When a legend like John Scofield refers to your local guitar festival as “beautiful” and “unique" you should probably check it out. Scofield has collaborated with an extensive list of musical acts including Herbie Hancock; Medeski, Martin and Wood; John Mayer; and Miles Davis. Not only does he have a rich musical history touring in America and abroad for the last forty years, but he is a husband, father and adjunct professor at NYU. His meaningful and candid advice about how to make music and the necessity of collaboration is practical wisdom. Scofield is modest too, giving credit to his family, other musicians, and the great fortune he has had in being able to live his dream. Here are some of the highlights from our conversation.

Smile Politely: You've collaborated with so many amazing artists.  When and how did you start collaborating with Jon Cleary?

John Scofield: It was on an album I made called Piety Street. I would say that was six or seven years ago, maybe. I was a fan of Jon's and knew him through mutual friends for…I don't know…15 years before that. But we finally got to play together when I made the Piety Street record. I went to New Orleans and recorded with a bunch of musicians, and Jon was one of the key players on that record.

SP: Speaking of collaborating with other artists, do you have any favorite stories from being out there and doing it?

Scofield: It would be nice if I had something for you and I probably do. I’ve actually been doing it for a long time. It’s my life, really…playing. And I think that collaboration is so important in this kind of music. It's not like Beethoven sitting down and writing a symphony or even a pop musician who is a singer, writes a tune, and has a faceless back-up band. The music I play is about how we play together, so that’s why collaborations are so important. This thing with Jon Cleary is kind of different for me, because I'm really coming out of jazz. I played blues and I played in jam bands and all that, but I'm really a jazz guy and Jon is the master of the New Orleans blues piano tradition — like Professor Longhair and all that kind of stuff. He is really well-versed in that. So we overlap but we are in kind of different worlds.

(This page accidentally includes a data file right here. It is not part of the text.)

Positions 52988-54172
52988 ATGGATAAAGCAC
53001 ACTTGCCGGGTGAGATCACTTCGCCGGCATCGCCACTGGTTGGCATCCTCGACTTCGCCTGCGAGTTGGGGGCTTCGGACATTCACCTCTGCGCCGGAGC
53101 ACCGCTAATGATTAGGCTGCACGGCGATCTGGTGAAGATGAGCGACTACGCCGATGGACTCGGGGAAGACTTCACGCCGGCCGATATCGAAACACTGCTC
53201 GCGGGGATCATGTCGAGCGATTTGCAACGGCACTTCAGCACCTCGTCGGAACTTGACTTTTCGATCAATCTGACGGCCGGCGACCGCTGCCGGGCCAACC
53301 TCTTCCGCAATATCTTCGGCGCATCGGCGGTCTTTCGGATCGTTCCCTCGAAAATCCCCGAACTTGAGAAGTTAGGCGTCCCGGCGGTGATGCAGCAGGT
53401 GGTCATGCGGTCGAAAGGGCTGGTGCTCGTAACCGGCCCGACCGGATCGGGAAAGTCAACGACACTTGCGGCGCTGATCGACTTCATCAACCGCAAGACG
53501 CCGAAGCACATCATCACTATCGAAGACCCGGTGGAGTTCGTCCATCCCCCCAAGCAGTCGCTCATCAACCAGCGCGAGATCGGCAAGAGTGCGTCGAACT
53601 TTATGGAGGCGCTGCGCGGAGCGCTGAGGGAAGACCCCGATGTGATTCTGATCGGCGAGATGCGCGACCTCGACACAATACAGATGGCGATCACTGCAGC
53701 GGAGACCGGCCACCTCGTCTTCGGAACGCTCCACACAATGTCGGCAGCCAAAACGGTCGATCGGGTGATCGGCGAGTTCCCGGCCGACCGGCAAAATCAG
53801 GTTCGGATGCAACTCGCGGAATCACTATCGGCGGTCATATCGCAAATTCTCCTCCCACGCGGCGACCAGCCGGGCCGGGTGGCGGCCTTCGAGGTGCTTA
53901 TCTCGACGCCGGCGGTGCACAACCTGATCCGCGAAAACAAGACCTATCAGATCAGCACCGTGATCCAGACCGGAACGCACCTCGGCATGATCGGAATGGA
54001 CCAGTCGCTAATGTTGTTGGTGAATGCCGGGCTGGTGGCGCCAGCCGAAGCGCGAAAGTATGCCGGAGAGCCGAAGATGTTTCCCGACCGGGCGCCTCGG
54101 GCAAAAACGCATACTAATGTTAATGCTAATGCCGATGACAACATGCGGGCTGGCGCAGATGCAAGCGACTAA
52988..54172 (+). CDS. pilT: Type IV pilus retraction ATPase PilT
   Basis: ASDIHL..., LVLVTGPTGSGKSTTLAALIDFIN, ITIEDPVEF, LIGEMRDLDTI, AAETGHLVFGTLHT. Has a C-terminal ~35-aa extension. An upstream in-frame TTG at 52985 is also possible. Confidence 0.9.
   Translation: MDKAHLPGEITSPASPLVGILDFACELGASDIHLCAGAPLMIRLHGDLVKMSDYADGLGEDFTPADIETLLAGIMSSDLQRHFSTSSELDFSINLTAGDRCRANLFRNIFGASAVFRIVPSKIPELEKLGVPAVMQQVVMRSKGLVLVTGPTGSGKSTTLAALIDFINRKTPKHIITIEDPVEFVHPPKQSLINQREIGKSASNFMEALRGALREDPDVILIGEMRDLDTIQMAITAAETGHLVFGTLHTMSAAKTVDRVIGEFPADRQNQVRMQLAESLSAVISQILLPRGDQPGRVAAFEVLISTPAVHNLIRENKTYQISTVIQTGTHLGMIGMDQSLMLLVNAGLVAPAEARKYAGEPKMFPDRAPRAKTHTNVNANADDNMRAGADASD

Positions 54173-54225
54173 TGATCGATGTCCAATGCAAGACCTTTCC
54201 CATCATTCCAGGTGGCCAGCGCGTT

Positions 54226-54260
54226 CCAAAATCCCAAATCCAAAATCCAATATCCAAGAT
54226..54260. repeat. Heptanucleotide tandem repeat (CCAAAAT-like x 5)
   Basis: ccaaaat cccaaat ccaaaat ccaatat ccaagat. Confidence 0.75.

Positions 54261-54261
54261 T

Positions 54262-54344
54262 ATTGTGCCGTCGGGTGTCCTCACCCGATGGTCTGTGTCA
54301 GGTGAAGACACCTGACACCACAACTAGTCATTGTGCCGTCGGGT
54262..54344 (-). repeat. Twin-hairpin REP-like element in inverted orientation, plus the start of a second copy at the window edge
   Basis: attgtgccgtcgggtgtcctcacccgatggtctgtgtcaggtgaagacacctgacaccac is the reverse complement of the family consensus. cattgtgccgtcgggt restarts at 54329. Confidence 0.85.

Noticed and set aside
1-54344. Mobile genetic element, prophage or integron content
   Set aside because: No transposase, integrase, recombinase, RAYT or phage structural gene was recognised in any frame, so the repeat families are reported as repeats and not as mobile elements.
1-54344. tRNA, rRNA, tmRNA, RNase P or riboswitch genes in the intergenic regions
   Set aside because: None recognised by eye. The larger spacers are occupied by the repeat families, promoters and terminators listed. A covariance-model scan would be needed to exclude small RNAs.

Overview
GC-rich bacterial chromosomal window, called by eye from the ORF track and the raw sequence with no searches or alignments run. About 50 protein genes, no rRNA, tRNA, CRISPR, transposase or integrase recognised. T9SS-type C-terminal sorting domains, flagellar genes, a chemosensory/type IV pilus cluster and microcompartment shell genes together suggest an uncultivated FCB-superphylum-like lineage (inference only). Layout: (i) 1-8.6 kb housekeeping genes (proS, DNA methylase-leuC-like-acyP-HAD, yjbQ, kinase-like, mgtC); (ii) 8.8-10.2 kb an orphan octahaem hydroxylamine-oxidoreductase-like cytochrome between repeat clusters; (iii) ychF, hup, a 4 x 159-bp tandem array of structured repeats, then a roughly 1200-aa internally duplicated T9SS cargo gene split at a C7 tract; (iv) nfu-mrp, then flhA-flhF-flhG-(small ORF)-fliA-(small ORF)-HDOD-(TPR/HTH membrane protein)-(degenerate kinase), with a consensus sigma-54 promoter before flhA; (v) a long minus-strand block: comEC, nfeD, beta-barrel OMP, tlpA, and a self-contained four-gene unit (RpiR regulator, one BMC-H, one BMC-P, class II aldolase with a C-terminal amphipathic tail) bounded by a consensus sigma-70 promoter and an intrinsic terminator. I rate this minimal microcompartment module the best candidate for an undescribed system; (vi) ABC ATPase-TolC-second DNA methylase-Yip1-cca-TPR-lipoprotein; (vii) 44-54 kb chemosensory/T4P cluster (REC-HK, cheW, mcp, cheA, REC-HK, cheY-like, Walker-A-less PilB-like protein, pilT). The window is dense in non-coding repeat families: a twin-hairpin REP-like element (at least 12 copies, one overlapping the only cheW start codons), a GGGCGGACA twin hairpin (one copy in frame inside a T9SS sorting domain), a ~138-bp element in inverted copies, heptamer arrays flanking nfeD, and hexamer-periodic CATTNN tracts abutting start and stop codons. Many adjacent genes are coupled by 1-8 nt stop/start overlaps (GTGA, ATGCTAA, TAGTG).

SP: But really you're kind of in every world, it seems, because you’ve collaborated with basically everyone.

Scofield: Well, I've done a lot of stuff and thank you very much. There's a lot of music I can't play, you know what I mean? I’m not a classical musician and I have no business, even though I love classical music, playing that. I can't play Indian music and I really love that too, but I'm not well-versed in any of that. I have played with a lot of the old jazz guys. Because I started with blues and rock, I've been able to make my kind of jazz work with guys from the R&B world, old school especially. I've played with Phil Lesh and what they call "jam band" music, you know? Yeah, I’ve covered a lot of ground. I’m lucky.

SP: You’ve spent time with so many musicians with different types of backgrounds. Has that impacted your world view in any way?

Scofield: I'll tell you what's impacted my worldview more than anything — since 1975, I've been going to Europe every year for like, two months to play gigs. It's this other very wonderful place where they really love music, and they really love American music, and that’s what's impacted my view of what's going on on the planet because they have a different perspective. It's similar but it's different so I feel lucky that I am an American and live here and, you know, have grown up here but I’ve gotten to go to Europe so much. It's just been wonderful. And also you know what? In Europe they really like old concert tradition. It's still intact there so people will go and hear a group, a jazz group or whatever you want to call it, the stuff I do. I mean, that’s where I played with Cleary. We did a big tour of Europe like six months ago and you go and you play your concert and they advertise it in the city whether it be Amsterdam or Rome or eastern Europe or wherever. All over Europe, and people will go to hear different stuff. There’s a lot of public funding, you know, government funding for the arts so the venues, they don’t have to worry as much about making money, and so the people will go and check out this band or they’ll check out ballet or, you know, poetry or any of that stuff and that’s been great playing over there on the Schnitzel circuit.